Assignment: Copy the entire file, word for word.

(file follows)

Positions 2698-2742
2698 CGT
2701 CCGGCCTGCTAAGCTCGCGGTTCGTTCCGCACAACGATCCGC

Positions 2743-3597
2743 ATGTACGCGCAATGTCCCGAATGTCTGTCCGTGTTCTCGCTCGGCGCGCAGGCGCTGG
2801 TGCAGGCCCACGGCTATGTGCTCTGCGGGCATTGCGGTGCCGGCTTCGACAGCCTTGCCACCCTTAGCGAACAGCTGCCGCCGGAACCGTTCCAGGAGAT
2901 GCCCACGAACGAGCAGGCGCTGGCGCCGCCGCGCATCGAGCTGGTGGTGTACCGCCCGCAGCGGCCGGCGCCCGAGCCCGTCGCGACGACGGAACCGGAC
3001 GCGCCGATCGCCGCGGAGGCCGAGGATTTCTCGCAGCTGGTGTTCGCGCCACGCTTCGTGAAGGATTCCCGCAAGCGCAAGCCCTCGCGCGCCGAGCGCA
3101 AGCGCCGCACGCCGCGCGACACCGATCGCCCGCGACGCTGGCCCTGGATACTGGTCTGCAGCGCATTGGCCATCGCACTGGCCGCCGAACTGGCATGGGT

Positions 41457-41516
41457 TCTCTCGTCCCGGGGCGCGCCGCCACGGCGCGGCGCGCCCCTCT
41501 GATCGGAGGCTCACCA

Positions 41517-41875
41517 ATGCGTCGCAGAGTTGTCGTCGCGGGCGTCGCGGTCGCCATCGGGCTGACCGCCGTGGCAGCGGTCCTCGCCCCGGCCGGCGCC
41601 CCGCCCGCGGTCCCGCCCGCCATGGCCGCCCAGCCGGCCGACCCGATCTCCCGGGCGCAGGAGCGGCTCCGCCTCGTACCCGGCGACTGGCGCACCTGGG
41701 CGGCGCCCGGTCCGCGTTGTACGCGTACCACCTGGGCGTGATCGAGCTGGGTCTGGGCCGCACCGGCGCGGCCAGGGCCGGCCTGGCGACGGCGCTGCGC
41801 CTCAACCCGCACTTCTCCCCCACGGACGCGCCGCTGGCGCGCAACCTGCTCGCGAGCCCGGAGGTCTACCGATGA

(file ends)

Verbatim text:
Positions 2698-2742
2698 CGT
2701 CCGGCCTGCTAAGCTCGCGGTTCGTTCCGCACAACGATCCGC

Positions 2743-3597
2743 ATGTACGCGCAATGTCCCGAATGTCTGTCCGTGTTCTCGCTCGGCGCGCAGGCGCTGG
2801 TGCAGGCCCACGGCTATGTGCTCTGCGGGCATTGCGGTGCCGGCTTCGACAGCCTTGCCACCCTTAGCGAACAGCTGCCGCCGGAACCGTTCCAGGAGAT
2901 GCCCACGAACGAGCAGGCGCTGGCGCCGCCGCGCATCGAGCTGGTGGTGTACCGCCCGCAGCGGCCGGCGCCCGAGCCCGTCGCGACGACGGAACCGGAC
3001 GCGCCGATCGCCGCGGAGGCCGAGGATTTCTCGCAGCTGGTGTTCGCGCCACGCTTCGTGAAGGATTCCCGCAAGCGCAAGCCCTCGCGCGCCGAGCGCA
3101 AGCGCCGCACGCCGCGCGACACCGATCGCCCGCGACGCTGGCCCTGGATACTGGTCTGCAGCGCATTGGCCATCGCACTGGCCGCCGAACTGGCATGGGT

Positions 41457-41516
41457 TCTCTCGTCCCGGGGCGCGCCGCCACGGCGCGGCGCGCCCCTCT
41501 GATCGGAGGCTCACCA

Positions 41517-41875
41517 ATGCGTCGCAGAGTTGTCGTCGCGGGCGTCGCGGTCGCCATCGGGCTGACCGCCGTGGCAGCGGTCCTCGCCCCGGCCGGCGCC
41601 CCGCCCGCGGTCCCGCCCGCCATGGCCGCCCAGCCGGCCGACCCGATCTCCCGGGCGCAGGAGCGGCTCCGCCTCGTACCCGGCGACTGGCGCACCTGGG
41701 CGGCGCCCGGTCCGCGTTGTACGCGTACCACCTGGGCGTGATCGAGCTGGGTCTGGGCCGCACCGGCGCGGCCAGGGCCGGCCTGGCGACGGCGCTGCGC
41801 CTCAACCCGCACTTCTCCCCCACGGACGCGCCGCTGGCGCGCAACCTGCTCGCGAGCCCGGAGGTCTACCGATGA